Walking a Fine Line

Robert Loftin Newman. Robert E. Lee and Stonewall Jackson, ca.1865. Woodlawn Plantation, National Trust for Historic Preservation.


Professional artists dependent upon wealthy patrons risked losing business as a result of partisan attitudes. Some left Tennessee, moving either north or further south to avoid having to take sides publicly. Thomas Waterman Wood moved to Louisville in neutral Kentucky. Washington Cooper and his family were forced into a small portion of their home in Nashville after Union soldiers requisitioned it for hospital use. His brother William moved north to Henderson, Kentucky. Many who stayed toed the line of neutrality, like painter-photographer George Dury and photographer Carl Giers. Some put their careers on hold.

Transplanted Virginian Robert Loftin Newman entered the Confederate quartermaster corps when his request to take part as a war artist was denied. In East Tennessee, several members of a community of activist pottery makers risked their lives to try and save the Union, in part by burning railroad bridges essential to Confederate occupation.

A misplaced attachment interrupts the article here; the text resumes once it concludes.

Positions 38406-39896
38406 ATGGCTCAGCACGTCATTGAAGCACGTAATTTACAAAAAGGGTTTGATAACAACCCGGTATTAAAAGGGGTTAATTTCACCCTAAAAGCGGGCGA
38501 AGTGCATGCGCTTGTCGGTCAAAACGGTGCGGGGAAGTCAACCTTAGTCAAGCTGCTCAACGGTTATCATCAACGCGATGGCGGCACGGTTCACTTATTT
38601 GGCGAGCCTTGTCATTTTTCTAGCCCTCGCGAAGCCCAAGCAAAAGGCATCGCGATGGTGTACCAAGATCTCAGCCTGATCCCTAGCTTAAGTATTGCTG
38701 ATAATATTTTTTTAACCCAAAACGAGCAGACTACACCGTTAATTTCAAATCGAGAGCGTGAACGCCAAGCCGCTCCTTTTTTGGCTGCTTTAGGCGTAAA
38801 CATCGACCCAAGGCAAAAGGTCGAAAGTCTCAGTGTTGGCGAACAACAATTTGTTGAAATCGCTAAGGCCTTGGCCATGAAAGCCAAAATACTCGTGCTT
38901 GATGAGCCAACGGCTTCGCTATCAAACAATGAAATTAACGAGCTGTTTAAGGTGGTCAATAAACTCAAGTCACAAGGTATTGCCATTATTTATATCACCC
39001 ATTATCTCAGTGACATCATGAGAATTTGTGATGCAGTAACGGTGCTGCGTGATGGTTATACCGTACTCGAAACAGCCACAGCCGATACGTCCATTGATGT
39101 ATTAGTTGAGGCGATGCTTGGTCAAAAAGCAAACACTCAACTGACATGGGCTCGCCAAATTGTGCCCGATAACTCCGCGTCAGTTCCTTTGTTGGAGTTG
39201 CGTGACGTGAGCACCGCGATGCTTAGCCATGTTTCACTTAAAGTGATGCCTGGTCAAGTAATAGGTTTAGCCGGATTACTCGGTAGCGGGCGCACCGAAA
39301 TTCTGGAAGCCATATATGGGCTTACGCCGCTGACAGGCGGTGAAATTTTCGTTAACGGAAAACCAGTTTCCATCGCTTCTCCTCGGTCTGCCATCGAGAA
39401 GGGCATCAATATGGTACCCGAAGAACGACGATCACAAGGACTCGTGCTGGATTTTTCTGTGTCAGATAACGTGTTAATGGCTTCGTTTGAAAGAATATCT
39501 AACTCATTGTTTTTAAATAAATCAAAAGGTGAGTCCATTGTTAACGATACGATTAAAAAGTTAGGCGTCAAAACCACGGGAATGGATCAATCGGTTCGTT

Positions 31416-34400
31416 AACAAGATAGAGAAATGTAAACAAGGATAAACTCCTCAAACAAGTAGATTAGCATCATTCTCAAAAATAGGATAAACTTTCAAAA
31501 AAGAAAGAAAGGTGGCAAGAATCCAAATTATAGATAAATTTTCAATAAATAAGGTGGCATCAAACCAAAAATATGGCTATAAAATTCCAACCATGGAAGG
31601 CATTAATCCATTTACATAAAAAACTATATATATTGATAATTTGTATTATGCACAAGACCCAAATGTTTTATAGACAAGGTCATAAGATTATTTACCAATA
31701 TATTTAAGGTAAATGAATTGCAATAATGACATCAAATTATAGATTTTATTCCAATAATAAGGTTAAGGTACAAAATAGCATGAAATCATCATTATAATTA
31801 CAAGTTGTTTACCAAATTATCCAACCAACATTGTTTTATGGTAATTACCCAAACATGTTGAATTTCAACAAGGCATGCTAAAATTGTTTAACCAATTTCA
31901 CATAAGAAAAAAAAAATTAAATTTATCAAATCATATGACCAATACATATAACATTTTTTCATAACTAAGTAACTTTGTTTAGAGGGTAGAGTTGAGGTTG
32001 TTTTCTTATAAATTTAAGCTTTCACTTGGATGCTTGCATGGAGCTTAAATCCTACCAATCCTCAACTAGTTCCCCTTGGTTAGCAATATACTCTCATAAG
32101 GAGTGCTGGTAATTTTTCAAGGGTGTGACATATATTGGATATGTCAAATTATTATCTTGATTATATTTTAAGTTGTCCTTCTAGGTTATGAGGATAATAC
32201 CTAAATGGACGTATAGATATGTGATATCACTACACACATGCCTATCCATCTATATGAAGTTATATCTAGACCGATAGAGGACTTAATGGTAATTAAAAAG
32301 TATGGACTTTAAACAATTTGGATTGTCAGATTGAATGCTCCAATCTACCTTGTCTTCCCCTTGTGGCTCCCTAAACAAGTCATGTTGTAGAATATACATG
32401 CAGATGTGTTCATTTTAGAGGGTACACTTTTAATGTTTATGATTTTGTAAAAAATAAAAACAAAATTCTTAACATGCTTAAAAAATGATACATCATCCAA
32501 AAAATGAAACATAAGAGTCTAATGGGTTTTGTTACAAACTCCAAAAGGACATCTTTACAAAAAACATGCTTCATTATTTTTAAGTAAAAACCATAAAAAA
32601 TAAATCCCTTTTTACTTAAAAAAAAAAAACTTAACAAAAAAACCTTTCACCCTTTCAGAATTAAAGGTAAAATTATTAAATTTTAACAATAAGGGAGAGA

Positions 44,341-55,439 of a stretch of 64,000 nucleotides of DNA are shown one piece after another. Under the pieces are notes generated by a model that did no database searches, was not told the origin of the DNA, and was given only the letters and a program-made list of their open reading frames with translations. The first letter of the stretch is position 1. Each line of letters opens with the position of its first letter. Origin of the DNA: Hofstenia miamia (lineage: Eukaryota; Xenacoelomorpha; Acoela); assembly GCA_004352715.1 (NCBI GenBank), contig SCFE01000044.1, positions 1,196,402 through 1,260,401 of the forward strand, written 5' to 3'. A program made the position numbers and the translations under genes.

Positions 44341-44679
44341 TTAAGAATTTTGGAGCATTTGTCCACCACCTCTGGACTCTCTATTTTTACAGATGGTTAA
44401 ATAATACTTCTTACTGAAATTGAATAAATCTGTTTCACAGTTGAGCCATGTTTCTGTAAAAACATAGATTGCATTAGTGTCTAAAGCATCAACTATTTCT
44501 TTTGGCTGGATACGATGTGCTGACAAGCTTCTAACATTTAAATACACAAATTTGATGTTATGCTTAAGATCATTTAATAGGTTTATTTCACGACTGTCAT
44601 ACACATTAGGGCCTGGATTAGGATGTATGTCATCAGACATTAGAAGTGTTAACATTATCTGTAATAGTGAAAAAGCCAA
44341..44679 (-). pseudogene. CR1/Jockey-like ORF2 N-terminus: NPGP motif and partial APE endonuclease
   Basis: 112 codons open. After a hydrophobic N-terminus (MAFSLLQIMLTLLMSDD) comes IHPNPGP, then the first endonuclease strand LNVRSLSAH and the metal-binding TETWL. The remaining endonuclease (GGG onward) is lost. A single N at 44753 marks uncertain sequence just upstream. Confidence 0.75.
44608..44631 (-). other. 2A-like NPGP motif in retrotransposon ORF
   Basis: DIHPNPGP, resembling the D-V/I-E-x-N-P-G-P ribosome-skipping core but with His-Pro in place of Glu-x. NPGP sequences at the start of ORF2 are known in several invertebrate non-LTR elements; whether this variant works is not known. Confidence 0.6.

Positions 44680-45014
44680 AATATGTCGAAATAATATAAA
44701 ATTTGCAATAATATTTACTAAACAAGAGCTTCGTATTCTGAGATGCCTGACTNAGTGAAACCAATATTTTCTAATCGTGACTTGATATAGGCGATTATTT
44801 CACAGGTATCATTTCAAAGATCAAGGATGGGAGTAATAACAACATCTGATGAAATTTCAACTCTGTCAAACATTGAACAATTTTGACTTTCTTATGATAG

A website co-sponsored by Vanderbilt University Libraries, Middle Tennessee State University Walker Library, and the MTSU Center for Historic Preservation, with generous support from the Tennessee Civil War National Heritage Area.

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